From: Pratyush Yadav <firstname.lastname@example.org> To: Johannes Schindelin <Johannes.Schindelin@gmx.de> Cc: Mark Levedahl <email@example.com>, "brian m. carlson" <firstname.lastname@example.org>, git <email@example.com>, Christian Couder <firstname.lastname@example.org>, Junio C Hamano <email@example.com> Subject: Re: [PATCH] git-gui: Perform rescan on window focus-in Date: Fri, 2 Aug 2019 03:22:09 +0530 [thread overview] Message-ID: <firstname.lastname@example.org> (raw) In-Reply-To: <nycvar.QRO.email@example.com> +Junio On 8/1/19 1:12 AM, Johannes Schindelin wrote: > Hi, > > On Mon, 29 Jul 2019, Pratyush Yadav wrote: > >> On 29/07/19 7:58 AM, Mark Levedahl wrote: >>> On 7/28/19 6:49 PM, brian m. carlson wrote:> On 2019-07-28 at >>> 22:10:29, Pratyush Yadav wrote: >>>>> The function is not documented, and I only started spelunking >>>>> the code a couple days back, so I'll try to answer with what I >>>>> know. It might not be the full picture. >>>>> >>>>> Running git-gui --trace, these commands are executed during a rescan: >>>>> >>>>> /usr/lib/git-core/git-rev-parse --verify HEAD >>>>> /usr/lib/git-core/git-update-index -q --unmerged --ignore-missing --refresh >>>>> >>>> >>>> Great. This sounds like a well-reasoned change. I'll let other folks who >>>> use git-gui more chime in to see what they think as well. >>>> >>> >>> I'm assuming this does what is currently done by F5. >>> A simple rescan from git-gui in the git repository takes about 8 seconds on >>> my corporate laptop running Windows, making this happen on change of window >>> focus is definitely not a friendly change from my view point. >>> >> >> This is a Windows problem maybe? On my Linux machine with an almost dead hard >> drive, it takes under 10ms to do a refresh on the git repository (which has >> about 56,000 commits). > > I would be _extremely_ cautious to base an argument on one particular > setup, using on particular hardware with one particular OS and one > particular repository. > Agreed. That's why I asked for benchmarks from other people. Unfortunately, no one replied. I am worried about exactly this problem that other users will have performance problems. I usually reserve judgment till I see some actual benchmarks, but since in this case we aren't getting any, it is probably better to err on the side of caution. > When it comes to repositories that are worked on actively, git.git is > not actually a representative example, it is way smaller than what users > deal with. Out of curiosity, what would you consider large enough? The Linux kernel (855,753 commits as of writing this)? > > You might be one of those developers privileged enough to have a fast > computer. Trying to extrapolate from such a vantage point does the rest > of us Git users a big disservice. Yes I have a pretty powerful machine in the processor department, but I have a rather slow hard disk. I assumed most people would have faster hard disks than me, but in hindsight, that might not be a good assumption to make. > > At this point, I am gently inclined against the presented approach, in > particular given that even context menus reportedly trigger the re-scan > (which I suspect might actually be a Linux-only issue, as context menus > are top-level windows on X11, at least if I remember correctly, and I > also seem to remember that they are dependent windows on Aqua and Win32, > just to add yet another argument against overfitting considerations onto > a single, specific setup). All right, the patch in its current state can't fly. So what is the correct way to do this? I see the following options: 1. Add this as an option that is disabled by default, but people who don't mind it can enable it. This is the easiest to implement. But I leave it to you and Junio (and anyone else who wants to pitch in :)) to decide if it is a good idea. 2. Watch all files for changes. Atom does this for their git gui . We can probably use watchman  for this, but this adds another external dependency. 3. Leave this feature out. I of course don't like this option very much, and will probably have to run a fork, but if it is better for the project, it is better for the project. Which option do you want to go with? Naturally, my favourite option is number 1 because it will be the easiest to implement ;)  https://discuss.atom.io/t/how-does-atom-refresh-git-state-when-some-external-editor-changes-it/67210  https://github.com/facebook/watchman -- Regards, Pratyush Yadav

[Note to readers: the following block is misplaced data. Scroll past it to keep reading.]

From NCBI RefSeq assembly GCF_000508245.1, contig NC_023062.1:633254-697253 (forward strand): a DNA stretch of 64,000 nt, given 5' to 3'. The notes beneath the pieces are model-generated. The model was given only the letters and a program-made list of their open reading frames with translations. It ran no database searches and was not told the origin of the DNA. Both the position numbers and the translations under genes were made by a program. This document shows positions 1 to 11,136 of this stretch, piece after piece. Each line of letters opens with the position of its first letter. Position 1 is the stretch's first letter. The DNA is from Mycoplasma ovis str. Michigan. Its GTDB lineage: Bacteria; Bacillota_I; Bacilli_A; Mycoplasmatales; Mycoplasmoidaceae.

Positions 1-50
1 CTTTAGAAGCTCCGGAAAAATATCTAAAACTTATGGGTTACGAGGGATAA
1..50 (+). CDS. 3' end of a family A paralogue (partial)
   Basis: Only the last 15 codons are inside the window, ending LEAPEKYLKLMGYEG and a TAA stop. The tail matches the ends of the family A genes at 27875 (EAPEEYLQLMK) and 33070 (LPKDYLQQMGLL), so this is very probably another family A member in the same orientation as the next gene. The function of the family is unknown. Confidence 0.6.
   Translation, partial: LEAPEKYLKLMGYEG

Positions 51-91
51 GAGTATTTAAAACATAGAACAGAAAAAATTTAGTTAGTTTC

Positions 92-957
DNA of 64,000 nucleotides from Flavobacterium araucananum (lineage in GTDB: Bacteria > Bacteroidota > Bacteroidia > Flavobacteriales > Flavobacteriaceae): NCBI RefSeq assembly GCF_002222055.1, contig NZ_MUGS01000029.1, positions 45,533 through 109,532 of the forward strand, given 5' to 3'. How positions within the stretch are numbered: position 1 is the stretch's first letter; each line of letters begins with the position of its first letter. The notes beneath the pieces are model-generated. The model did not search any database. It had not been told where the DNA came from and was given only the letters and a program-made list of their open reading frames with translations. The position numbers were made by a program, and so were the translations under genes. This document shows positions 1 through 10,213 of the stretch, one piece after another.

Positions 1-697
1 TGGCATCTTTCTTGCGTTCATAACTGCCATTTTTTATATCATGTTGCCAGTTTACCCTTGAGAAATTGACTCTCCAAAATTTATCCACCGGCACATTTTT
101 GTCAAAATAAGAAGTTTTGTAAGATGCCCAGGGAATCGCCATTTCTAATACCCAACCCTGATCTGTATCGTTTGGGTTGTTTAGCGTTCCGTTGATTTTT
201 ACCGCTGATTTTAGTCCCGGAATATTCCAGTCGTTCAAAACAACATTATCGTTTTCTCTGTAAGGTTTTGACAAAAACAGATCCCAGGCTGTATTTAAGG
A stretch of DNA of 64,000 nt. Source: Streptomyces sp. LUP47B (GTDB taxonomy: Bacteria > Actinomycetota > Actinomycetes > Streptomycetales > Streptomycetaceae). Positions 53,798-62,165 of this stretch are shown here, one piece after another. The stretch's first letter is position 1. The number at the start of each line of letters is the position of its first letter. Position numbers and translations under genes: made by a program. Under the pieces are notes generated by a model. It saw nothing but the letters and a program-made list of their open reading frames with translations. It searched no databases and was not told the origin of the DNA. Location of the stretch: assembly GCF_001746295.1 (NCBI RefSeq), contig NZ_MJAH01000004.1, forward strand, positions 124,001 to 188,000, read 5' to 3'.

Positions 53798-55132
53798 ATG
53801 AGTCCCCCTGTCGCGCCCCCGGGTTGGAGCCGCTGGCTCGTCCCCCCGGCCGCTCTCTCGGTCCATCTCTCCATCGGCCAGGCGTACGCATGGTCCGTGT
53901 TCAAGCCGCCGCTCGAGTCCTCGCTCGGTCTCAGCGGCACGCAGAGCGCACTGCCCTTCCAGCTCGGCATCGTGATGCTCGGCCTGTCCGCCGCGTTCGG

next prev parent reply other threads:[~2019-08-01 21:52 UTC|newest] Thread overview: 23+ messages / expand[flat|nested] mbox.gz Atom feed top 2019-07-28 15:17 Pratyush Yadav 2019-07-28 21:36 ` brian m. carlson 2019-07-28 22:10 ` Pratyush Yadav 2019-07-28 22:32 ` Pratyush Yadav 2019-07-28 22:49 ` brian m. carlson 2019-07-29 2:24 ` Mark Levedahl 2019-07-29 2:26 ` Mark Levedahl 2019-07-29 2:28 ` Mark Levedahl 2019-07-29 8:15 ` Pratyush Yadav 2019-07-31 19:42 ` Johannes Schindelin 2019-08-01 21:52 ` Pratyush Yadav [this message] 2019-08-02 12:39 ` Johannes Schindelin 2019-08-02 20:00 ` Pratyush Yadav 2019-08-03 20:34 ` Johannes Schindelin 2019-08-04 12:53 ` Pratyush Yadav 2019-08-04 19:10 ` Johannes Schindelin 2019-08-04 20:17 ` Pratyush Yadav 2019-08-02 16:47 ` Junio C Hamano 2019-08-02 20:13 ` Pratyush Yadav 2019-08-04 18:56 ` Johannes Schindelin 2019-07-29 5:09 ` Junio C Hamano 2019-07-29 8:44 ` Pratyush Yadav 2019-07-28 21:44 ` Pratyush Yadav
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